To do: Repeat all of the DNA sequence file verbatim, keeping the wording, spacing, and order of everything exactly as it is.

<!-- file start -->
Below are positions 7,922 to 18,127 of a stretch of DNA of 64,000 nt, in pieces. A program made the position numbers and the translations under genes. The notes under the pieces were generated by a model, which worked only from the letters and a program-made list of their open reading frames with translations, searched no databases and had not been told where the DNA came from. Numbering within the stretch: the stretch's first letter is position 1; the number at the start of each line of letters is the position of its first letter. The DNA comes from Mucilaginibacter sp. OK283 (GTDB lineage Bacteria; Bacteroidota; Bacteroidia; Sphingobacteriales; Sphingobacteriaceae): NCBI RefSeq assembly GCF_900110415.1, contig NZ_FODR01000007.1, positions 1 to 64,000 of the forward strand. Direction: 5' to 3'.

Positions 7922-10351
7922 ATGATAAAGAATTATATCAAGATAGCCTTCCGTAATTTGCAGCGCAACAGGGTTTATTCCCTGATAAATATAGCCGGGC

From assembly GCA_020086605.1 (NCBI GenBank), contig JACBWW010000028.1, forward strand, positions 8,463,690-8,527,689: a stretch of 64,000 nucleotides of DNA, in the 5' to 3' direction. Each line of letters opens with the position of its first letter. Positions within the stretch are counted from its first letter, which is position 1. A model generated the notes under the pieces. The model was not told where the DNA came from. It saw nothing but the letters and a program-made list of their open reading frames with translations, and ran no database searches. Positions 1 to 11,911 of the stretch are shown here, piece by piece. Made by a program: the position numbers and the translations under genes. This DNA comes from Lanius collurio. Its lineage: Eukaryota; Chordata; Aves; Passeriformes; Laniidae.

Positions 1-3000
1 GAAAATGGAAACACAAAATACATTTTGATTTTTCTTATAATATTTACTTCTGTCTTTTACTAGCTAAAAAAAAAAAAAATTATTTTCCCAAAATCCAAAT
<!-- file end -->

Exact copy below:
Below are positions 7,922 to 18,127 of a stretch of DNA of 64,000 nt, in pieces. A program made the position numbers and the translations under genes. The notes under the pieces were generated by a model, which worked only from the letters and a program-made list of their open reading frames with translations, searched no databases and had not been told where the DNA came from. Numbering within the stretch: the stretch's first letter is position 1; the number at the start of each line of letters is the position of its first letter. The DNA comes from Mucilaginibacter sp. OK283 (GTDB lineage Bacteria; Bacteroidota; Bacteroidia; Sphingobacteriales; Sphingobacteriaceae): NCBI RefSeq assembly GCF_900110415.1, contig NZ_FODR01000007.1, positions 1 to 64,000 of the forward strand. Direction: 5' to 3'.

Positions 7922-10351
7922 ATGATAAAGAATTATATCAAGATAGCCTTCCGTAATTTGCAGCGCAACAGGGTTTATTCCCTGATAAATATAGCCGGGC

From assembly GCA_020086605.1 (NCBI GenBank), contig JACBWW010000028.1, forward strand, positions 8,463,690-8,527,689: a stretch of 64,000 nucleotides of DNA, in the 5' to 3' direction. Each line of letters opens with the position of its first letter. Positions within the stretch are counted from its first letter, which is position 1. A model generated the notes under the pieces. The model was not told where the DNA came from. It saw nothing but the letters and a program-made list of their open reading frames with translations, and ran no database searches. Positions 1 to 11,911 of the stretch are shown here, piece by piece. Made by a program: the position numbers and the translations under genes. This DNA comes from Lanius collurio. Its lineage: Eukaryota; Chordata; Aves; Passeriformes; Laniidae.

Positions 1-3000
1 GAAAATGGAAACACAAAATACATTTTGATTTTTCTTATAATATTTACTTCTGTCTTTTACTAGCTAAAAAAAAAAAAAATTATTTTCCCAAAATCCAAAT